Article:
Now when aspiring authors and self-help experts eager to make a quick buck turn to ChatGPT to help develop automated e-books and publish them through Amazon’s Kindle Direct Publishing division, the staid book industry appears poised to be upended. Such debut authors choose to write picture books for kids, for one example. And there are hundreds of tutorials showing how to build a book in a few hours on YouTube, TikTok, and Reddit. Get-rich-quick scams, nutrition ideas, software coding assistance, and recipes are among the topics usually covered by these types. This means the people being hired to write such content are being sought-out less.
Organizations like The Authors Guild are obviously concerned about such things. They note that although human ghostwriting has a long history, automation made possible by artificial intelligence (AI) has the potential to reduce book authorship to a commodity. Or that the market will wind up with a lot of low-quality publications. They are pushing for transparency when it comes to computer-generated content, so that the reader can make an informed choice about what to support. And because Amazon’s current standards do not mandate it, many authors feel zero obligation to mention in the Kindle shop that their great American work was written entirely by a computer.
Amazon is by far the biggest seller of both hard copies and digital books, accounting for well over half of sales in the US and, by some estimates, more than 80% of the e-book industry. With the support of its Kindle Direct Publishing service, a cottage industry of independently published authors has emerged, carving out specific markets for those who enjoy niche areas like erotica and self-help books. In order to eliminate the difficulty and expense of finding literary agents or publishing houses, Amazon developed Kindle Direct Publishing in 2007 to enable anybody to sell and market a book from the comfort of their couch. In general, Amazon permits authors to rapidly publish through the system without any control, dividing any profits. As you might guess, several AI-assisted authors have been drawn to this.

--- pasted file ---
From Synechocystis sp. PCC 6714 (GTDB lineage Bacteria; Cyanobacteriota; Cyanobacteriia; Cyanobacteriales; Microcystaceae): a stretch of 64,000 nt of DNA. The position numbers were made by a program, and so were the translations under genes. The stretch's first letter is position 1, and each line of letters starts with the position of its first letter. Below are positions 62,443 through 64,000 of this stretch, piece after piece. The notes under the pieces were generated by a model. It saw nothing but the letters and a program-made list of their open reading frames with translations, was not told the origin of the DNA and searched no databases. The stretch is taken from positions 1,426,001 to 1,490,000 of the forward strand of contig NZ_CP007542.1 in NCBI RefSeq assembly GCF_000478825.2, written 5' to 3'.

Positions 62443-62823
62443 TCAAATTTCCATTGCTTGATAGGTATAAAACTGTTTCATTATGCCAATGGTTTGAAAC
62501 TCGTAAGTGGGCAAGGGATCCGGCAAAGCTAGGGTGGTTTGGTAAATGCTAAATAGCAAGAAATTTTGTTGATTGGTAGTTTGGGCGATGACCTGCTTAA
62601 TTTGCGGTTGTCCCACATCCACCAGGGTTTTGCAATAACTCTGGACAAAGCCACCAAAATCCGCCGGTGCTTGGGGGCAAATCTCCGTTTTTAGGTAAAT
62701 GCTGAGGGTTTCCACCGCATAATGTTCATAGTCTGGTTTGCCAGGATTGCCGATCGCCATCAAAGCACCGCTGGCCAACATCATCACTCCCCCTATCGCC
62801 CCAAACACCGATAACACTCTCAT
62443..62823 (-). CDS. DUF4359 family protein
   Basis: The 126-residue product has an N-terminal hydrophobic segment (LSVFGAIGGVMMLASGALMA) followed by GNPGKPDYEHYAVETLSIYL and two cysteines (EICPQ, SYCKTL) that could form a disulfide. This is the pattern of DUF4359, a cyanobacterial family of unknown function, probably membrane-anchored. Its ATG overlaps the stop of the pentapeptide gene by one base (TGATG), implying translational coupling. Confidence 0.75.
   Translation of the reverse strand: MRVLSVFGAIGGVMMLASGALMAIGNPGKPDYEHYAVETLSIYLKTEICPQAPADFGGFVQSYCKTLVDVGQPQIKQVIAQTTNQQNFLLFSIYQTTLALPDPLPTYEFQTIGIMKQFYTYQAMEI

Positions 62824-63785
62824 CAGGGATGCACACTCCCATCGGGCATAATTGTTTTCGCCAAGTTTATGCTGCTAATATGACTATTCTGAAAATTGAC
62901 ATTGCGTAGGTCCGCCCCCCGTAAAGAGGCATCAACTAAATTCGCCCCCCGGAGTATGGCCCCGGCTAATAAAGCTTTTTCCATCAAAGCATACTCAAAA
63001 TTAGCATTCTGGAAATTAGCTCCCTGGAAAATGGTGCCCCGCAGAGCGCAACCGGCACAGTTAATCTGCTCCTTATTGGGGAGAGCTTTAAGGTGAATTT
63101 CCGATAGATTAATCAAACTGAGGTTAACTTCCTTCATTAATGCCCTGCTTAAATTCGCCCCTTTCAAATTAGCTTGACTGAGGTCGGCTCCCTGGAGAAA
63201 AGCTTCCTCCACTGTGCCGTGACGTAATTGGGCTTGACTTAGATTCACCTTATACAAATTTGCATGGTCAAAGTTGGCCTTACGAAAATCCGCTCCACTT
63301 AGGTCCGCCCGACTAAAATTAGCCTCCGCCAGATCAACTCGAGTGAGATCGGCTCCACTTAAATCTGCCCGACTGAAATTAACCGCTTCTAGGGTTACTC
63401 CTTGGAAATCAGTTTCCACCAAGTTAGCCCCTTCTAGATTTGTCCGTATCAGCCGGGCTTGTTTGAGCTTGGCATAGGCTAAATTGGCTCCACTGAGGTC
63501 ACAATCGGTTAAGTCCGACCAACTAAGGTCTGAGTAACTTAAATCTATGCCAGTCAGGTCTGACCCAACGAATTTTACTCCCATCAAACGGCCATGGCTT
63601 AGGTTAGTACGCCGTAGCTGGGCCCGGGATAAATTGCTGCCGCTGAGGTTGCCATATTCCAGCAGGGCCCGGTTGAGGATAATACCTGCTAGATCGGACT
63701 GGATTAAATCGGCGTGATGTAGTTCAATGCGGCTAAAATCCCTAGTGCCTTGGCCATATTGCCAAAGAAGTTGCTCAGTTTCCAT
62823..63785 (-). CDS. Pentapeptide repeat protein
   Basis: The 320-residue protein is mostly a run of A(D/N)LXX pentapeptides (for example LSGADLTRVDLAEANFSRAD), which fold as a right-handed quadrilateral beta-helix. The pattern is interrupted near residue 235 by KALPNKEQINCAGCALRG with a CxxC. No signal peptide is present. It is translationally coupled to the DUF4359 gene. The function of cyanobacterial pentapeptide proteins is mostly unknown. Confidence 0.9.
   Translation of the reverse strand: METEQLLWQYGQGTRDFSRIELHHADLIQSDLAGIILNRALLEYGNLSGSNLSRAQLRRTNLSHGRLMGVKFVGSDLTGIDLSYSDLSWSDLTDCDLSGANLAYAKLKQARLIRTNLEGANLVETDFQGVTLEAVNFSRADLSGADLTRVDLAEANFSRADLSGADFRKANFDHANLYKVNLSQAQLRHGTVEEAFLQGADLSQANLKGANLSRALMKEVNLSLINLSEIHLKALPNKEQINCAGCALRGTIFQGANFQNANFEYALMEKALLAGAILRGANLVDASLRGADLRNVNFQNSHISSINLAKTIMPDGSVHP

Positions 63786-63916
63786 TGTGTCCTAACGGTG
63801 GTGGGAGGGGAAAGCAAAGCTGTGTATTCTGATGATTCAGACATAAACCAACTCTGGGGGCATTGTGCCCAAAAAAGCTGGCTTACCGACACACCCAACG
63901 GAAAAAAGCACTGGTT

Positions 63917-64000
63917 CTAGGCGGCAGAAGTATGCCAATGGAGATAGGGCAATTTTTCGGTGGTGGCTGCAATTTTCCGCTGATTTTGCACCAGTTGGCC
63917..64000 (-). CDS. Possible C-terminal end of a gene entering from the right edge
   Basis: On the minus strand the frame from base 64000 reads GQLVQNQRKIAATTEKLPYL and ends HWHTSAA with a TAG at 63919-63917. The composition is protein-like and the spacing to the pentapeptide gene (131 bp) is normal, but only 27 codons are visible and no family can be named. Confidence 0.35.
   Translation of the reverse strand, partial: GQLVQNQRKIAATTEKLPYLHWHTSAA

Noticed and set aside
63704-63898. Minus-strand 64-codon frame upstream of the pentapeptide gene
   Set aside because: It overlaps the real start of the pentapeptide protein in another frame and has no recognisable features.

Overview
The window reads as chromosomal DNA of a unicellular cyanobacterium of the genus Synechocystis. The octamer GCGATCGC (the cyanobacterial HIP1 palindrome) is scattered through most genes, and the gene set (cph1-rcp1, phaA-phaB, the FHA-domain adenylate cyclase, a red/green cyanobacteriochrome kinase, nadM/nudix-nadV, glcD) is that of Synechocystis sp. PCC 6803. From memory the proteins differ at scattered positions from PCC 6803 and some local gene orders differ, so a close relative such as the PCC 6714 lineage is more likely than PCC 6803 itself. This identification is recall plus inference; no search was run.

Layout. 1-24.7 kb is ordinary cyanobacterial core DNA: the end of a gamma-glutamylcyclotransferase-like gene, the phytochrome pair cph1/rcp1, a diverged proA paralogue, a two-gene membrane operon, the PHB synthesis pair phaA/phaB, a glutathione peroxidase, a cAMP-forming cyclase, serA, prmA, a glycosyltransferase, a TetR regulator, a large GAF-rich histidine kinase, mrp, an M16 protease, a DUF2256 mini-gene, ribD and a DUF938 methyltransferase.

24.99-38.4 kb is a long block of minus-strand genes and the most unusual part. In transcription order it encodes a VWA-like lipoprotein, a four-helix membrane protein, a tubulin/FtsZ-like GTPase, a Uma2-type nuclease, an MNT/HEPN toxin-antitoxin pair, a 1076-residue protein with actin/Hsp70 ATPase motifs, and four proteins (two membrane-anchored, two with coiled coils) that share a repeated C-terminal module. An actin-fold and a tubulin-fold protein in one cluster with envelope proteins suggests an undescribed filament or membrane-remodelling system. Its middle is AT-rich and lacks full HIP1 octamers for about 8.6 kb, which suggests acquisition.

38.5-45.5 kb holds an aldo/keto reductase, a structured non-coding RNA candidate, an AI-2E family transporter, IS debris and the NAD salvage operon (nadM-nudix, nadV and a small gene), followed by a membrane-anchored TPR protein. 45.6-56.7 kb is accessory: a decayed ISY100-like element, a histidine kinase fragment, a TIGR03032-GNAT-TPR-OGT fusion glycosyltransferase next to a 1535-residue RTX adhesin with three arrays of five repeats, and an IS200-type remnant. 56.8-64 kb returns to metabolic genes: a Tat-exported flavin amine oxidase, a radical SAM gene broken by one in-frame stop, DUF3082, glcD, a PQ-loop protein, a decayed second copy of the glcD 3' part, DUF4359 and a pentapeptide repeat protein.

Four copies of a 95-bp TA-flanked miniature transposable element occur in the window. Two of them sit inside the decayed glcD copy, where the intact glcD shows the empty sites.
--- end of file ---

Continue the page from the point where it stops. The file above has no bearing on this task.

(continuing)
However you look at it, this technology is here to stay. The ethical issues of it will be with us for some time to come and will intensify as the systems get better and “more creative”. And as much as we did not wish to do something as cheesy as have ChatGPT create any of this article as an example, we kind of had to. There are four sentences in this piece that were created by the AI and infused into the body of the text untouched. And perhaps this is how AI will be more commonly used in the years to come, not as a creator of content but as an augmenter. We will have to see how it all pans out in the future.
Our Advice: We are playing in Amazon’s sandbox, and staying away from AI for your KDP publishing business is the best course of action for now.
The one thing for sure is that the genie is out of the bottle. Good luck getting it back in.